One of my childhood friends recently passed away. He spent the last ten years of his life in a wheelchair, as a result of an accident that occurred while helping a friend cut limbs from a tree after a hurricane in Florida.
He was a big man with a big heart.
I was asked to speak at his service and was honored to do so for my friend. Due to the distance, timing and honestly my fear of falling apart, I asked if I could send a video. My friend’s brother understood and told me that would be great.
He wanted me to tell the story of my friend Jerry coming to the rescue when I wet my pants in kindergarten. I did and also said a few more things. What I thought would take 3 to 5 minutes ended up taking more than 10.
My friend’s brother noted that not much more needed to be said after they watched it. It made me happy, but I, like Jerry’s family and friends still felt empty.
There were a couple of stories that I really wanted to tell, but didn’t feel it was right to take any more time on the video.
My friend Jerry and I played baseball together through the years and were on the same team when we were 13 to 15 years old. We got along well, just like we did in kindergarten. It’s nice to have a “big friend.”
In 1977, like every year I can remember while playing baseball, I collected baseball cards. It was a lot different then, you didn’t simply buy the complete set in a cardboard box and it was over. You bought cards a pack at a time, chewed the cardboard flavored bubblegum that came with the cards and discussed the statistics on the back of the cards.
I remember things like this because getting every Topps baseball card every year was a necessity. Not an option, but something I had to do. I did it one pack at a time. There were 660 cards that year and I only needed one to complete my set for that year – Topps Card #10, Reggie Jackson. Not many guys would simply give you a Reggie Jackson card.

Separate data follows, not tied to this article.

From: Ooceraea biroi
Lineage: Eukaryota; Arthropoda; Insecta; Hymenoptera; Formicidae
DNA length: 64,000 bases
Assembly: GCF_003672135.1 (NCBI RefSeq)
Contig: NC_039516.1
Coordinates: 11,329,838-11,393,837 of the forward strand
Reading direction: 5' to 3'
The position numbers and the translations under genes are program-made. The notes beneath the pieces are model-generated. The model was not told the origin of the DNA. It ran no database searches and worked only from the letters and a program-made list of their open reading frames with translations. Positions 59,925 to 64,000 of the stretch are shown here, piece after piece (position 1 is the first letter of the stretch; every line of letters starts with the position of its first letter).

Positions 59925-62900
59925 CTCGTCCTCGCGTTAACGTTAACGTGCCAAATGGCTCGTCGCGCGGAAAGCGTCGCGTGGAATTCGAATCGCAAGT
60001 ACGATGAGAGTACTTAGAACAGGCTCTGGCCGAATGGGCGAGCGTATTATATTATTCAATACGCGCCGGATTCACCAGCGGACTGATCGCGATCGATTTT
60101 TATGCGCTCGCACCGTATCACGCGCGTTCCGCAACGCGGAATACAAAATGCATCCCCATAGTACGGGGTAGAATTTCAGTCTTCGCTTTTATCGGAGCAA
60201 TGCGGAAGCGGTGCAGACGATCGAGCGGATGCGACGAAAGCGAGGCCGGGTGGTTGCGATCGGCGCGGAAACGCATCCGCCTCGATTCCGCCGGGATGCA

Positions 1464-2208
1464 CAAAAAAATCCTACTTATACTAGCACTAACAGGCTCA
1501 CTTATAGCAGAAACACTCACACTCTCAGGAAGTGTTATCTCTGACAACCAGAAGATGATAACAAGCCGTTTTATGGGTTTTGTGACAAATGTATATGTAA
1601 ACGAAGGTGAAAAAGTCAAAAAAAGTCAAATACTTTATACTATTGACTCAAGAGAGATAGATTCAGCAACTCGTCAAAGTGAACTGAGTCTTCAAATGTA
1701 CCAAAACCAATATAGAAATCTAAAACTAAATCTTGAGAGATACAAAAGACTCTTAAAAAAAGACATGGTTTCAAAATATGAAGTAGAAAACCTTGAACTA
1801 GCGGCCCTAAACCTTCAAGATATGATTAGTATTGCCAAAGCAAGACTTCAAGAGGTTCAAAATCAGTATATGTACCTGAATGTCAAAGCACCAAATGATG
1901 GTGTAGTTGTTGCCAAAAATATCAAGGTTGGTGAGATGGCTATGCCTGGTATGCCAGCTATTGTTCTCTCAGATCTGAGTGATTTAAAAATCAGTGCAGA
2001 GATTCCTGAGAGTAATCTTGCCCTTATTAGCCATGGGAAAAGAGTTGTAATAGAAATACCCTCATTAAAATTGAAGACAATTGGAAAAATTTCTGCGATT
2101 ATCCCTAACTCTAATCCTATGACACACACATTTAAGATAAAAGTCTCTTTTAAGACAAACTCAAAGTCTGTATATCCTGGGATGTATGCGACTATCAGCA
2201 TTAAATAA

As you probably can easily predict, Jerry showed up smiling before a game late in the season and handed me that Reggie Jackson card. I remember the joy it gave him to give it to me. And yes, I still have it.
The other thing that I treasured was the conversations with Jerry when we were shagging balls during batting practice. We would stand close enough together to discuss important things while our teammates were hitting.
Jerry invented words.
Not on purpose, not to be funny, he just used them in conversation. I’m bad to say, “I don’t know the word I’m thinking of.” He would not do that. He would simply insert a word that might be similar to the word he wanted to use, a combination of two words or just simply make a grammatical error while shagging balls. I’m pretty sure you don’t keep up with those on the baseball field.
We were at practice one day out in a big open field. I’m sure it had a backstop made out of chicken wire and bags of sand the coach had brought for bases. I shared with Jerry my interest in archery. At the time, I had a pretty simple bow that I liked to use to kill cardboard boxes and plastic milk cartons. I asked him if he knew where I could get a better bow and noted that a used one would be preferable because of the cost.